How one to three minutes can focus our minds and hearts on adoration, confession, thanksgiving and supplication. (image, Centreville United Methodist Church)
My wife is a professional counselor and a good one. Her workdays are divided into listening to and helping many different people, 55 minutes at a time. She has often said she’d like to have a 50- or 55-minute hourglass for her counseling sessions. It would be not only a helpful way to keep track of time but also a focusing and soothing influence on both counselor and counselee! So this past fall I ordered her a custom hourglass to give to her as a Christmas gift.
That got me thinking, which is always a risky proposition. Hourglasses come in all shapes and sizes. We even have several one-minute and three-minute versions in our home already, packed in various board games and group game boxes. So why not put them to even better use—in prayer?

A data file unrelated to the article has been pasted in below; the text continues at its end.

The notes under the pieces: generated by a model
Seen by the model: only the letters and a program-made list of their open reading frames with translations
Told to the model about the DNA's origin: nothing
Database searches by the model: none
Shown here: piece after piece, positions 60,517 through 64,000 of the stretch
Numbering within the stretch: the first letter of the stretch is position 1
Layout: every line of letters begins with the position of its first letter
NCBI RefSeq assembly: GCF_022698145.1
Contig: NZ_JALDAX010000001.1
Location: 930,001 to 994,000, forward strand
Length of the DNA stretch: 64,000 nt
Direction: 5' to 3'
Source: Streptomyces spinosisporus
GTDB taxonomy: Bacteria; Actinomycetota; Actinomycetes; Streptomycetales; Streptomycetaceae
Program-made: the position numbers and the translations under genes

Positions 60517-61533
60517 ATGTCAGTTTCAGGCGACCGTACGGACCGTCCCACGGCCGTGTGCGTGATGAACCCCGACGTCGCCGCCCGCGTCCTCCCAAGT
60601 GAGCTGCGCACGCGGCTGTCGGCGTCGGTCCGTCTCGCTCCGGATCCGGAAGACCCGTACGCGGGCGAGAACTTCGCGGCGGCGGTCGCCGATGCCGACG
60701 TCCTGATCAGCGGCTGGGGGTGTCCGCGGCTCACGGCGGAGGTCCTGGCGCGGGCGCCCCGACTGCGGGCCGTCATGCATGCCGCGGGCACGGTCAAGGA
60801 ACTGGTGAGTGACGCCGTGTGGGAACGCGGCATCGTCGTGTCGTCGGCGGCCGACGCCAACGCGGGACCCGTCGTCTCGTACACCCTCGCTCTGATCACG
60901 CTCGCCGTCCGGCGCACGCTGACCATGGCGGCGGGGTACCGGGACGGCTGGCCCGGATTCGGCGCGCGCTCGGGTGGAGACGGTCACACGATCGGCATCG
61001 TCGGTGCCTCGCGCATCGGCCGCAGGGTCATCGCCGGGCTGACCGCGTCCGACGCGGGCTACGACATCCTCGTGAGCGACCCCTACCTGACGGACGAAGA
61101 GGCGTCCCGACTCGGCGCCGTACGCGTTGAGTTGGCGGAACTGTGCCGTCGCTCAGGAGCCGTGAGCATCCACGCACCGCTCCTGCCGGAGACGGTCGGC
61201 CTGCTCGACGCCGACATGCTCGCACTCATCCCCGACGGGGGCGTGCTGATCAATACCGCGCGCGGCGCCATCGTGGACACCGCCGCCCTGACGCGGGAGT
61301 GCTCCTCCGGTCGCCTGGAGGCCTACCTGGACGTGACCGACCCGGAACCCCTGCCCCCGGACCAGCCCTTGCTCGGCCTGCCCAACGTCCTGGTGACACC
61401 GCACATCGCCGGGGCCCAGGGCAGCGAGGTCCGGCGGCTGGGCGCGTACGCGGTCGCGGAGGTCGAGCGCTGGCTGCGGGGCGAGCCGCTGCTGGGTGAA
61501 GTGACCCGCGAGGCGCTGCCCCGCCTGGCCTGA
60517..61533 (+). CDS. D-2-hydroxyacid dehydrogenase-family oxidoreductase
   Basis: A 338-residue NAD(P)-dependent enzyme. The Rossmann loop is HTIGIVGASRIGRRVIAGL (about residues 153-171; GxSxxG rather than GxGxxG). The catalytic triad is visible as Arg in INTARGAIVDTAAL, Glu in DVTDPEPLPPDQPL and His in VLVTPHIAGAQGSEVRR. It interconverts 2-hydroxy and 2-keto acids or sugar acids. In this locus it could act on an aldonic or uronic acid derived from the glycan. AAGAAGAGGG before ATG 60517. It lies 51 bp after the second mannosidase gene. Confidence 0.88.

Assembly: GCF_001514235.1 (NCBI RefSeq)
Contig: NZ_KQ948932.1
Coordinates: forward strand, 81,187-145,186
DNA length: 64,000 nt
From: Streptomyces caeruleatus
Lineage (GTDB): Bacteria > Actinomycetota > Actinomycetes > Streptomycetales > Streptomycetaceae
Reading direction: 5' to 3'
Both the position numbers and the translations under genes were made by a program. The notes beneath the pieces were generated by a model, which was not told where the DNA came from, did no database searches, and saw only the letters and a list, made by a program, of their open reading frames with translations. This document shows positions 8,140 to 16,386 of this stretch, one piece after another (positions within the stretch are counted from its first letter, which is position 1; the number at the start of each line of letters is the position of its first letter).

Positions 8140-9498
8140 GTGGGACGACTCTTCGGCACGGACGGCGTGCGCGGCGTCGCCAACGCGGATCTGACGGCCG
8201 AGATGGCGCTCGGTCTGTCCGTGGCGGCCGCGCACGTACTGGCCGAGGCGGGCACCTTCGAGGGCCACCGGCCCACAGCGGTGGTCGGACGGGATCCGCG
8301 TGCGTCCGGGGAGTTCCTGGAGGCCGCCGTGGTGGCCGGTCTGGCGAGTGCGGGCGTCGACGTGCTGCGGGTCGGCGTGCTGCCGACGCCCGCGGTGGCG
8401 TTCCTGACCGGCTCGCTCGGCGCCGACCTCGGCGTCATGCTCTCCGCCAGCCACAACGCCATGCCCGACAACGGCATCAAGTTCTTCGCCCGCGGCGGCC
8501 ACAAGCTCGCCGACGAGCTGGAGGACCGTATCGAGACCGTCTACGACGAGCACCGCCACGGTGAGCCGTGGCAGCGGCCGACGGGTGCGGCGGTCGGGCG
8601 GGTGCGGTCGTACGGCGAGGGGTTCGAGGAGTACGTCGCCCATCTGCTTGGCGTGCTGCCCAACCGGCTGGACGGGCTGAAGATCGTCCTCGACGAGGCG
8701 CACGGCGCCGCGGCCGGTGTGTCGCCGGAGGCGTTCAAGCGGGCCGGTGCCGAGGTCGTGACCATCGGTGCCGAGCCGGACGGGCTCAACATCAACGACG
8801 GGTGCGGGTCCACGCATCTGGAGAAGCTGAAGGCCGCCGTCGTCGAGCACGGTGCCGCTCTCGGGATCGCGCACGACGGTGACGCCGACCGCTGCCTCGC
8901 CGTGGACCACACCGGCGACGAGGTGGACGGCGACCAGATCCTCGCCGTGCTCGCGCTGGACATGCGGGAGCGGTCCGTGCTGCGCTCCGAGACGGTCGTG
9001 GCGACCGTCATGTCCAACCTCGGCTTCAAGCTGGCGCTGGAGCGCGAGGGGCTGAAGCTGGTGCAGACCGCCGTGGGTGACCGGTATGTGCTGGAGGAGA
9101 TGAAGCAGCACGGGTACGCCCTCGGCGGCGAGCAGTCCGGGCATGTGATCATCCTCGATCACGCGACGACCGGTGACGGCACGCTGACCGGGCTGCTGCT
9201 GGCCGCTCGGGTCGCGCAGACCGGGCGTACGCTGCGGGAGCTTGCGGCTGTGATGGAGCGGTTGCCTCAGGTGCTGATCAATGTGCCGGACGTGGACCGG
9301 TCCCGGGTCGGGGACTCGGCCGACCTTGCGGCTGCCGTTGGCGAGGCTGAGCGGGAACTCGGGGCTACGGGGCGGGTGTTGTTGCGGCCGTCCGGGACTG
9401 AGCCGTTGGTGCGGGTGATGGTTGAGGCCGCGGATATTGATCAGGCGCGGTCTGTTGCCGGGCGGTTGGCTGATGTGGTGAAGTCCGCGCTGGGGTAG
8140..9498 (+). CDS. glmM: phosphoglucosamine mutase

So, new year, new things. I plan to try it.
For example, I can follow the ACTS pattern using the three-minute timer for each type of prayer:
- Adoration and praise
- Supplication (asking in earnest) and intercession (praying for others)
I might use the one-minute hourglass to focus my prayers on family: a minute of intercession for my wife, children and grandchildren.
Something else I might try: using the one minute timer for “lightning round” prayers, like game shows sometimes do, particularly in the middle of the day. So even when I have only a few minutes to pray, the hourglass can help focus my thoughts and prayers.
I bet the hourglass can even help me practice silence. I can use one of them to focus my thoughts at the beginning of my prayer time, watching the grains of sand flow silently downward. Or let the sand be a benediction of sorts to conclude a period of prayer. And on those occasions when I am hurried or stressed, maybe I can let the hourglass calm me for a minute. . . or three.
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